Migration is in full swing at Tophill Low NR, East Yorkshire. Seven visits in ten days turning up a wide array of species for an inland site.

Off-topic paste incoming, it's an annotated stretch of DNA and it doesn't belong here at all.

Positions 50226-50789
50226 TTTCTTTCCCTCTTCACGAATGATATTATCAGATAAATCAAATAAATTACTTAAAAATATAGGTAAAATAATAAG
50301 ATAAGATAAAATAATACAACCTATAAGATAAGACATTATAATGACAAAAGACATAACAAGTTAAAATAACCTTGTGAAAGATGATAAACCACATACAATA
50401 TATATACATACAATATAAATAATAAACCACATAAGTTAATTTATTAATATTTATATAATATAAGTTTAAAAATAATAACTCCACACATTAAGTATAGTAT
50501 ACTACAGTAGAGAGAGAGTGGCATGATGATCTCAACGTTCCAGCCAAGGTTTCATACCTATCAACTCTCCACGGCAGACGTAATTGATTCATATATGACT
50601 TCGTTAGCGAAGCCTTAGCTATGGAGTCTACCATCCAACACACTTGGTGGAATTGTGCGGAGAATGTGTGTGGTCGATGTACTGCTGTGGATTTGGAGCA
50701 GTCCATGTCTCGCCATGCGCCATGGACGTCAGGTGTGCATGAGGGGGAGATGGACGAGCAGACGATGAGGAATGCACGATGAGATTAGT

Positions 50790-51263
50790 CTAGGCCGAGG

Although not as many waders now alight on site, the focus is on the sky and birds calling as they fly south. Whimbrel Numenius phaeopus have been passing over in good number including 7+ on 26th July with singles on other dates, while 1+ Greenshank Tringa nebularia were present at the start of August around the north end of the site with several Green Sandpiper Tringa ochropus on the new Hempholme Meadow. A juvenile Black-necked Grebe Podiceps nigricollis was picked out on 30th July and was joined by another into August, while two juvenile Goldeneye Bucephala clangula were the first returning birds of the autumn. Little Gull Larus minutus are present on the reservoirs with a minimum of 10 birds present during the final days of July, including the confiding individual above photographed by Doug Fairweather. Into early August, it was a little difficult to work out how many birds were present with birds appearing to come in from the west and drift off east after bathing on D res, though sometimes the birds went back west and then reappeared! Also on the move are Lesser Black-backed Gull Larus fuscus graellsii with 26 birds recorded drifting east 2nd-4th August during periods of observation overlooking D res. An adult Mediterranean Gull Larus melanocephalus dropped in briefly on the 4th before it to flew southeast. Other highlights included a Crossbill Loxia curvirostra and the Marsh Tit Parus palustris remains in D wood. As ever, click here for the latest news from Tophill Low.